One of the most challenging aspects of a Colorado divorce is agreeing to a parenting plan. The best interests of the child are paramount. Although there are many configurations that can be used, some may be less effective than others.
Many experts suggest that splitting parenting duties in half is preferable. However, alternating which parent has custody on a weekly basis could be problematic. Despite its simplicity, it can have a negative impact on a child. One concern is that the child will have a full week in which he or she will not see the other parent. This can lead to detachment. Some children experience anxiety issues because of it.
Not all parents are on good terms, and acrimony can spark tension. The full week apart makes phone calls and visits necessary for children to keep in touch with both parents, possibly sowing discord. Work schedules can be affected by an alternating week parenting plan as well. Parents might need to adjust their schedule, pay for child care and have issues with arranging all that is necessary for those weeks. Age is a factor with an alternating schedule, and it may be more effective with an older child. With children younger than 12 years old, it can be complicated.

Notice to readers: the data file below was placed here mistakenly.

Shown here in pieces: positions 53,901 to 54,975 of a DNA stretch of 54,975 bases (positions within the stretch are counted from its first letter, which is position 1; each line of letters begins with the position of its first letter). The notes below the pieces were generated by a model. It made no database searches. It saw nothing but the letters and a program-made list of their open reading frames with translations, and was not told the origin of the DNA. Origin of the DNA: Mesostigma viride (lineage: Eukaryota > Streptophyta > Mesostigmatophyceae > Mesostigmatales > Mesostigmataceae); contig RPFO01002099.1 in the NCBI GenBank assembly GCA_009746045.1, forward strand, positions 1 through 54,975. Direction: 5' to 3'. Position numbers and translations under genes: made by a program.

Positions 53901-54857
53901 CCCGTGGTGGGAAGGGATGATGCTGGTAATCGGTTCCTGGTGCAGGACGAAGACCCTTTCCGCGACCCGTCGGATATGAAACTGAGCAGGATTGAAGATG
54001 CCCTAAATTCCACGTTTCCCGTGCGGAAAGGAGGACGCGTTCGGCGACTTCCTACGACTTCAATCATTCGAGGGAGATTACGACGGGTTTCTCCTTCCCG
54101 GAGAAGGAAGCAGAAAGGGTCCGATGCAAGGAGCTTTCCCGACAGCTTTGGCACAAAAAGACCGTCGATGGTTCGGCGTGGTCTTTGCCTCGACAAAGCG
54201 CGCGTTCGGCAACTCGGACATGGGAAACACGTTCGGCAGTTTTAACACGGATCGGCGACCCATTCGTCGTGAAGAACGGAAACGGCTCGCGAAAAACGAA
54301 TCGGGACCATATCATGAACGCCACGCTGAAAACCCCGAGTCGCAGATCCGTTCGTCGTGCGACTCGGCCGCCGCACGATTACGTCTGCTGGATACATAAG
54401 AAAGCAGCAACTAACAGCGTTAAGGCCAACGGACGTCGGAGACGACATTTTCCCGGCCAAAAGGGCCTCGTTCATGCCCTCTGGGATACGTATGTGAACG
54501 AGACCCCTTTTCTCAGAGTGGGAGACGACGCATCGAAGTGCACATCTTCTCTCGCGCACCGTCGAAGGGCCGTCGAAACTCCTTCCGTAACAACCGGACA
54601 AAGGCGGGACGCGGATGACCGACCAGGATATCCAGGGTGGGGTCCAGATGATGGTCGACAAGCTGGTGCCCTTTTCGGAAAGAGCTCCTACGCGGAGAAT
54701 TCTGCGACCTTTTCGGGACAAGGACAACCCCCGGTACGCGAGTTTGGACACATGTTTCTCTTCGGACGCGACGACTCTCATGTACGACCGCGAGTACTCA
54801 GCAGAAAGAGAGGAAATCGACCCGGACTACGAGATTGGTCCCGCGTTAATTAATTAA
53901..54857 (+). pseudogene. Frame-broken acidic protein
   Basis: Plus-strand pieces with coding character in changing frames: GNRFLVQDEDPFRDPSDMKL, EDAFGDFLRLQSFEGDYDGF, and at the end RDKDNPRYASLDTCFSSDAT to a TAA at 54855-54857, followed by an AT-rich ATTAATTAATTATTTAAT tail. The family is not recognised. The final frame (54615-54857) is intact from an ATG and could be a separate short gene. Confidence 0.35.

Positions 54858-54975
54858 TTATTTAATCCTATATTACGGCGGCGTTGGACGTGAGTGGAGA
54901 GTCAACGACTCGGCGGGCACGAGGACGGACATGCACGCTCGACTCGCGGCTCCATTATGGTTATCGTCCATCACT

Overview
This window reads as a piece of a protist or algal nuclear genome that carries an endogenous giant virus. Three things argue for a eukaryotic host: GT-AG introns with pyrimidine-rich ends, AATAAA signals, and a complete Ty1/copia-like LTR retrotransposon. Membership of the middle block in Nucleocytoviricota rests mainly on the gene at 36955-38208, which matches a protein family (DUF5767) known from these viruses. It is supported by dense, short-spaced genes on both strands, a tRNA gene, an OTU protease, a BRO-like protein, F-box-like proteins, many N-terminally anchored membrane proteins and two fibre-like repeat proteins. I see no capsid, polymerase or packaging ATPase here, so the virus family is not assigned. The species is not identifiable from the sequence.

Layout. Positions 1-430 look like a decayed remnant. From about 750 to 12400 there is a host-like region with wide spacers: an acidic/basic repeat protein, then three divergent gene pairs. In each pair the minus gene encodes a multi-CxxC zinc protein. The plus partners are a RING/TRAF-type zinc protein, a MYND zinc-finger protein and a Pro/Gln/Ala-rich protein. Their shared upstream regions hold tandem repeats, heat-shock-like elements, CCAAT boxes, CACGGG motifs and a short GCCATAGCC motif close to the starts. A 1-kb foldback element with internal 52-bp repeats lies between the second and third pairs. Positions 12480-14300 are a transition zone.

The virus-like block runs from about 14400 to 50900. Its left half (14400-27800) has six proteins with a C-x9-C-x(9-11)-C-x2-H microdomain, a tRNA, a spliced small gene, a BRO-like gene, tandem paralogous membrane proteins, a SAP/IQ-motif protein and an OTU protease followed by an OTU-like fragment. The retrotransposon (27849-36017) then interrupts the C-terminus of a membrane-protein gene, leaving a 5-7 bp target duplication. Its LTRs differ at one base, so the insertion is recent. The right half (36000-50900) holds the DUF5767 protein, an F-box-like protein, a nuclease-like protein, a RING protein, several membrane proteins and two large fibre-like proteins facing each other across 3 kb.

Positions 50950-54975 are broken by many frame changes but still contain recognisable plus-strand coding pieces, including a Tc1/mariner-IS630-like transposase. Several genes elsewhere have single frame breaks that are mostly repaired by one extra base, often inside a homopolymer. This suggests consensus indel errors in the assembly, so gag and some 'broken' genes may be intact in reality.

Parents and their children could benefit from other strategies. One example is a 2-2-3 schedule with a parent having two days, the other parent having two days, and then the child switching back to the first parent for three days. Another option is one parent having the child during the workweek and switching for the weekend. A parenting schedule is just one aspect of a divorce that can be difficult to manage. For help with addressing custody and parenting time, it may be useful to have legal advice from a family law professional to prepare for every eventuality.